Book club: ‘Being Salmon Being Human’ by Martin Lee Mueller

Encountering the Wild in Us and Us in the Wild

A book all about our alienation from nature and the intrinsic relationship between humans and salmon

Norwegian and Pacific Northwest salmon industries remain largely overlooked and Martin Lee Mueller cleverly weaves the stories of artificially inseminated and reared salmon to highlight the long-standing notion of human exceptionalism and creates a critique of the widespread idea that non-human animals are little more than machines, deprived of rich inner lives and feelings. Taking a philosophical spin on the matter, the author argues that the dogmas put forward by the likes of Descartes and Heidegger played a part in shaping our superiority complex and that for us to fully embrace being human, we must experience the intersection of understanding between ourselves and other beings. 

Using salmon and the salmon hatchery and fishery businesses as a case study, Mueller composes his narrative to imagine the world through the eyes of salmon. It’s a first-of-its-kind introspective effort at questioning our attitude towards fellow beings and deciphering why we regard ourselves higher in the hierarchy of life and what this is doing to our relationship with nature. Through this, he gets the reader to ponder his status on Earth and re-examine his self-perception and that of other beings who possess rich inner lives, experience emotions and share this planet with us, yet that we do not treat with equal respect. 

Fish farming helped Norway produce around 1.18 million metric tons of salmon last year

Alongside philosophical ponderings, ‘Being Salmon Being Human’ is primarily a story of being salmon. Drawing comparisons between farmed salmon and their wild counterparts, the book tells stories of the industry as well as dam removal on the Elwha River and the restoration of wild runs. As the book follows on from Mueller’s PhD, the ecology, life histories and biology of salmon are treated with knowledge and experience and the industry facts and individual case studies provided are backed up by novel research and landmark studies. Mueller notes that salmon can inspire people and with a growing interest in their conservation, the species is an ideal candidate for considering who we are and what we do to protect the wildlife and biodiversity around us.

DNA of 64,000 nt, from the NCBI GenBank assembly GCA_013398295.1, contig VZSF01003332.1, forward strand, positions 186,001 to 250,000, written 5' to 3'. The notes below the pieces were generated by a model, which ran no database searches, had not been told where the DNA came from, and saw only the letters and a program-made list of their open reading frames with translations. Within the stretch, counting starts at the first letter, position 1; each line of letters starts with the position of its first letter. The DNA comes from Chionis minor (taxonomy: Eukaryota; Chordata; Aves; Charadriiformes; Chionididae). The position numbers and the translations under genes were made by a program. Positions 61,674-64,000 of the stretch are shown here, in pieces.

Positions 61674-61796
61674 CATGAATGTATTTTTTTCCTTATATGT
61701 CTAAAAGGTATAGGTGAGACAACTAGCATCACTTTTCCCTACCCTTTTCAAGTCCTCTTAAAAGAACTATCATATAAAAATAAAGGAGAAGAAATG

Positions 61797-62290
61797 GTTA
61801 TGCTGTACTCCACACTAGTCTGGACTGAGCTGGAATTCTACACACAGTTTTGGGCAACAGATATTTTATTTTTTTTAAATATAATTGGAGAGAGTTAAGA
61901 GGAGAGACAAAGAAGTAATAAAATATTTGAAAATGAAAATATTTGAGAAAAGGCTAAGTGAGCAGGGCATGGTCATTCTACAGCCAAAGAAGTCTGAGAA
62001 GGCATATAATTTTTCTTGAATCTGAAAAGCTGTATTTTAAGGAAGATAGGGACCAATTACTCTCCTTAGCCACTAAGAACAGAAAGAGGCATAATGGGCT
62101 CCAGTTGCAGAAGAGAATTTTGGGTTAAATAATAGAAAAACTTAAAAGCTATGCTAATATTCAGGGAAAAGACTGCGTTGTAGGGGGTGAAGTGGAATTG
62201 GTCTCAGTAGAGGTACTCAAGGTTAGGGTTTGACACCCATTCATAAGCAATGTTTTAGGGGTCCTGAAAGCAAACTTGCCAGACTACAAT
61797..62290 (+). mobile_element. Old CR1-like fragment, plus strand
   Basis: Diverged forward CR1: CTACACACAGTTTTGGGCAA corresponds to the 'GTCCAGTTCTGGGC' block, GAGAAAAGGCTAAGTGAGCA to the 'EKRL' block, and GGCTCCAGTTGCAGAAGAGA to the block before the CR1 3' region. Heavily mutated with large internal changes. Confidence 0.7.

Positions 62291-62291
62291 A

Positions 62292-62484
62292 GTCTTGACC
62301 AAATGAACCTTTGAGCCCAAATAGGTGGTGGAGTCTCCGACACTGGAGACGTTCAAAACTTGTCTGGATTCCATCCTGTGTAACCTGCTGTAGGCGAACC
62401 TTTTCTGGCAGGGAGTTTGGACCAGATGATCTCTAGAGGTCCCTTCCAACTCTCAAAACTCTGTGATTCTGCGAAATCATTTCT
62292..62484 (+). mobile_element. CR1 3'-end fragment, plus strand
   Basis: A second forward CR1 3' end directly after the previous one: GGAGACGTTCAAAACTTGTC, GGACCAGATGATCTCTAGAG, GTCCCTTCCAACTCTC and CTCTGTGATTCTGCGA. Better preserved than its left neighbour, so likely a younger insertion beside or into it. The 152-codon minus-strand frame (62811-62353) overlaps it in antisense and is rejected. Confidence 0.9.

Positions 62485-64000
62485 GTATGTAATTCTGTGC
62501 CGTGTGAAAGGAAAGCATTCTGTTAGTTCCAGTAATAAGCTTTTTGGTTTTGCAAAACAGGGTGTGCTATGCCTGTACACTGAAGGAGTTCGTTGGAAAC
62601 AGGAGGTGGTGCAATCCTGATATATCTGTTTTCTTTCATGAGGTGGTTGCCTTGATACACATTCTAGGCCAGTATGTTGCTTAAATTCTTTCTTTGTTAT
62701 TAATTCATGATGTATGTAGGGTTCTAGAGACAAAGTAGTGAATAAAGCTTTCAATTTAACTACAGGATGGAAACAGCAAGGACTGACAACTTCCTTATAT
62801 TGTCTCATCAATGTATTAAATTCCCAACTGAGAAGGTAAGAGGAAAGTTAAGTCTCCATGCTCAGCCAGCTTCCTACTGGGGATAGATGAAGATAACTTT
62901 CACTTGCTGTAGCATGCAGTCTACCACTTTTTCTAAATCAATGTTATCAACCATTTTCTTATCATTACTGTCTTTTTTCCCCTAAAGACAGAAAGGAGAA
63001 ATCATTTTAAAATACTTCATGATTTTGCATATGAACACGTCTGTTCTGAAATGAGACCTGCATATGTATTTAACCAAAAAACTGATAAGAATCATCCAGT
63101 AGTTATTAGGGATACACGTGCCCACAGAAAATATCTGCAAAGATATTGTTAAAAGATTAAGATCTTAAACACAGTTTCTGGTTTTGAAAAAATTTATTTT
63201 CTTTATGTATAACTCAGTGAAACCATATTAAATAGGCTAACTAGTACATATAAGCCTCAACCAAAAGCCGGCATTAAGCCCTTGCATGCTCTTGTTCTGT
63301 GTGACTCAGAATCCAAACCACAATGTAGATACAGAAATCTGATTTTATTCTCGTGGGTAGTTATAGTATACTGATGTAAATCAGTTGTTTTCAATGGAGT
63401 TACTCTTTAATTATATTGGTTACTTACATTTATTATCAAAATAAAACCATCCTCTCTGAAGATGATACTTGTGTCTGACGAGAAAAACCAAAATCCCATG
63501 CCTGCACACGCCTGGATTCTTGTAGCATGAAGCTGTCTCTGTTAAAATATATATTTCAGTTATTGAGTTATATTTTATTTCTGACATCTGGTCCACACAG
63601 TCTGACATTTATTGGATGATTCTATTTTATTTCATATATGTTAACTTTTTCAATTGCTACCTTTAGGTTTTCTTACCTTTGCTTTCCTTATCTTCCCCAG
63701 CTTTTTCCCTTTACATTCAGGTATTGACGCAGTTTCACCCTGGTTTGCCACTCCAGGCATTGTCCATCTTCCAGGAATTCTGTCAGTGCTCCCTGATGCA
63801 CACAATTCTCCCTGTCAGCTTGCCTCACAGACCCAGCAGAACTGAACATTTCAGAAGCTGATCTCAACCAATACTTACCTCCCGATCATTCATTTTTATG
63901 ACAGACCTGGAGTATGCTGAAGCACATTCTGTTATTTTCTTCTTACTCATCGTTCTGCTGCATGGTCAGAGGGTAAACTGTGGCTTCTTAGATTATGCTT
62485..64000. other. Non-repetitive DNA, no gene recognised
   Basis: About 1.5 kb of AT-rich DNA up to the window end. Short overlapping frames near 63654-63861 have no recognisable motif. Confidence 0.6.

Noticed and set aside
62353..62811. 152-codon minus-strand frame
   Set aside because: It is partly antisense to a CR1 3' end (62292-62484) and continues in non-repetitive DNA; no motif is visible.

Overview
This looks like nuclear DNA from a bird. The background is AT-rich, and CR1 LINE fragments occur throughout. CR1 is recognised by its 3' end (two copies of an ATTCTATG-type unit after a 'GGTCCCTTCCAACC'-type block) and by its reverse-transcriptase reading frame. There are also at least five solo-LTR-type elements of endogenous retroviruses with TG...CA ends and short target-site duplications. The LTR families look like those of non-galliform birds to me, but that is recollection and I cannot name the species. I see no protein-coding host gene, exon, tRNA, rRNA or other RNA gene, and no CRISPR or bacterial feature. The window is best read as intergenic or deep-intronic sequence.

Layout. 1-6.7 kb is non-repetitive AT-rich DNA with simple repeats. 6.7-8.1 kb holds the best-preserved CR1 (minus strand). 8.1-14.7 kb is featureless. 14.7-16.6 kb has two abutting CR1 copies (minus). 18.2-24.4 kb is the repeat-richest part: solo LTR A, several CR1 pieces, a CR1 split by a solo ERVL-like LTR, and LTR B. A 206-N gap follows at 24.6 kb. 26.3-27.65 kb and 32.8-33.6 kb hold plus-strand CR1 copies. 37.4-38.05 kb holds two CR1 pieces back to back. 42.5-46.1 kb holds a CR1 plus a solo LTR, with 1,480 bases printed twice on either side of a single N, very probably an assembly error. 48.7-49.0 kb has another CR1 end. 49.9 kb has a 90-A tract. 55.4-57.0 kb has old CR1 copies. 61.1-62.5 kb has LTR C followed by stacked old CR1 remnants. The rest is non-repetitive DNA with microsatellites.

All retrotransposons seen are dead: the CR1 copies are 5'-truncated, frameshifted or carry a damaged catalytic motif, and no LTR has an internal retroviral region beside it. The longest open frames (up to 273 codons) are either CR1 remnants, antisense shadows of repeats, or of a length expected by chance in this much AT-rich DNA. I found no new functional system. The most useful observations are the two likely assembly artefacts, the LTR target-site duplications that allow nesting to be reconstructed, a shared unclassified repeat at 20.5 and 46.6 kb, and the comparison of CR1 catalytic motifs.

Combining the two – salmon and our “human-centred” story – Mueller delves into a comprehensive exploration of the ecological web we are in the process of disentangling as a result of our selfish ways and egocentric attitudes. Through this, he gives thought to the current environmental crisis, scientific findings relating to the matter and how to alter the journey to ecological destruction and extinction which we have embarked on. In getting his reader to consider his actions, perception of the natural world, and treatment of other animals, Mueller notes that salmon were cooperating, competing and simply living and dying, for millions of years before Homo sapiens stood in the limelight. By imagining ourselves as salmon, he hopes we can paradoxically learn more about being human. 

Pacific Sockeye salmon

In conclusion, ‘Being Salmon Being Human’ is relevant and represents a unique contribution to our fight for the planet’s survival, as well as our role in the ecosystem and how we treat the creatures we share the Earth with. It provides a unique blend of philosophical thought and ecological research which motivates the reader to consider himself in a wider ecosystem and food-chain context and to give thought to the exploitative processes we carry out on non-human animals. Considering all of this through the eyes of salmon provides a novel perspective through which the reader develops compassion and a deeper understanding of this family of fish that we are driving to the brink of extinction.

To all those interested in salmon, the cultural role it plays in many societies, the salmon industry, and for those wanting to self-reflect and consider the role we should be playing in shaping our planet, I would recommend this book wholeheartedly. 

This review is the seventeenth in our new Marine Madness Book Club! At the beginning of every month we will be releasing a new review of an ocean inspired book and encouraging you to let us know what you think in the comments and via social media. To find out more visit the Book Club page here.


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